For us, with Gabe eating 1 small bowl of cereal for breakfast and one 2 oz. bowl of homemade per day, we save $1.40 per week. When he graduates to two larger meals per day (8 oz. food/day), you save $.80 per day and $5.60 per week if you are comparing homemade organics to the cheapest packaged option. Add those weeks up, and you've got yourself a bit of green. To some, $5.60 per week may be nothing, but to our family, that is a worthy savings.

But then when you compare the homemade organics to the packaged organics, you are really saving money. For the expensive end of homemades, you spend 16 cents per ounce, whereas with the higher end packaged you spend 36 cents per ounce. That is a 20 cents per ounce difference, adding up to at least a savings of $11.20 per week. How 'bout them apples?

And with homemades, you are giving your child fresh food that YOU processed with the most important ingredient in any recipe out there, right? L-O-V-E.


So-- homemade baby food parents, the next time someone looks at you like you are a hippie-hearted, highfalutin, nose-in-the-air health food snot, just smile and say, "Actually, homemade organics are just plain cheaper," and shrug. With homemade food, you're doing your baby and your wallet good!

and please, please, please know there is no judgment here if you do feed your baby packaged or conventional food-- if your baby is happy and healthy, that is ALL that matters. -<3-


  1. Oh, this is a wonderful post. Thank you for all the good advice. I will seriously need your help in the coming month!

  2. We are making all of Lincoln's food as well, and honestly, it's my favorite new hobby! My friends think I'm crazy, but whatever is better for my baby is better for me :)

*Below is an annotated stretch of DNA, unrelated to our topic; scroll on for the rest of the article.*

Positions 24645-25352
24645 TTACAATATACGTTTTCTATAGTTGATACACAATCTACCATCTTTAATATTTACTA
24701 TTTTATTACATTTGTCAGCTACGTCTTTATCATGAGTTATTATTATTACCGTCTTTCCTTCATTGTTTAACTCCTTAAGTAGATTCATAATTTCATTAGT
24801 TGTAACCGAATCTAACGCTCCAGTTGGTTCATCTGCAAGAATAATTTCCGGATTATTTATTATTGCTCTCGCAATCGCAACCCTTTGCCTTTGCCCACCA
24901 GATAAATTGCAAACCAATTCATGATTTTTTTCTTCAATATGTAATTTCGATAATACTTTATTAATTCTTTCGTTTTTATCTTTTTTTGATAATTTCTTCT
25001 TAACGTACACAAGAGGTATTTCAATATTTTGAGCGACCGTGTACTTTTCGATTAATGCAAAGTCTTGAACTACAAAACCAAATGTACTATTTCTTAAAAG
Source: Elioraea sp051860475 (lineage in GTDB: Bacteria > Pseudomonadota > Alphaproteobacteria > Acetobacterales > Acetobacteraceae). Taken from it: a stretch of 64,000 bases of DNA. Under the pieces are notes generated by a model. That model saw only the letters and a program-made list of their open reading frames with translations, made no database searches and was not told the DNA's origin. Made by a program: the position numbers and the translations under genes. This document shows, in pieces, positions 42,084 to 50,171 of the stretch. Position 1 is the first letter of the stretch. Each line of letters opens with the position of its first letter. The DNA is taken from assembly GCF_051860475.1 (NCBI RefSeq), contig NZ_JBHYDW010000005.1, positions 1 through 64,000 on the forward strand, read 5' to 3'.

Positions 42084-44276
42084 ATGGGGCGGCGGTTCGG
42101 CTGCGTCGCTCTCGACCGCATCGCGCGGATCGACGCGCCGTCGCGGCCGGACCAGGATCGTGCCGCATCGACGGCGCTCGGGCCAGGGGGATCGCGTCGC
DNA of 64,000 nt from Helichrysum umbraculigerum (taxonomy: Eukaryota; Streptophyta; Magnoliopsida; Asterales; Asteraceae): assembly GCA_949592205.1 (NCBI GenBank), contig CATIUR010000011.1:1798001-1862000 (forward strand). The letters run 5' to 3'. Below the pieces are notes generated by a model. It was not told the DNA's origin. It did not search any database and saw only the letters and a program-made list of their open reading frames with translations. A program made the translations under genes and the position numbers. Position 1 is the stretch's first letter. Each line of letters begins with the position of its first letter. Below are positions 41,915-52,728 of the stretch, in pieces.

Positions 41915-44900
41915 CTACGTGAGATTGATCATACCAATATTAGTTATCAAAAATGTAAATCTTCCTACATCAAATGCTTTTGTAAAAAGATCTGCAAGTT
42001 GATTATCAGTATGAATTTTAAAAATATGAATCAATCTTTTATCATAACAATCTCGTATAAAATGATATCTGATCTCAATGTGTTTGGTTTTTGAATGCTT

3. I really liked this article. Even though all the baby stuff is crazy I like learning about real versus processed food. I hope more foods are broken down in the future.

  4. Love this post, and very timely for me. I was just talking to my sisters (who both have babies too) about making our own baby food and whether or not it was worth it. Great advice - thank you!
    Stopping by from SITS, have a good week!

  5. You make such a good point! A lot of people think it is too expensive to buy organic but you just proved them wrong regarding baby food. This post is extremely helpful. Thanks for stopping by my blog. I hope we can become good bloggy friends! :)

  6. Great post for helping out those striving to make healthier choices on a budget! Following you now. Would love to have you visit me. http://isthereabathroomonthisship.blogspot.com/

  7. Fantastic tip! I wish I would have made my own baby food when my kids were babies. I thought about it at the time but just never got around to it. I totally agree though, when you make just about anything at home yourself you're going to save money in the long run. Besides, you always know what exactly is in what you're using - no funky chemicals/pesticides. :)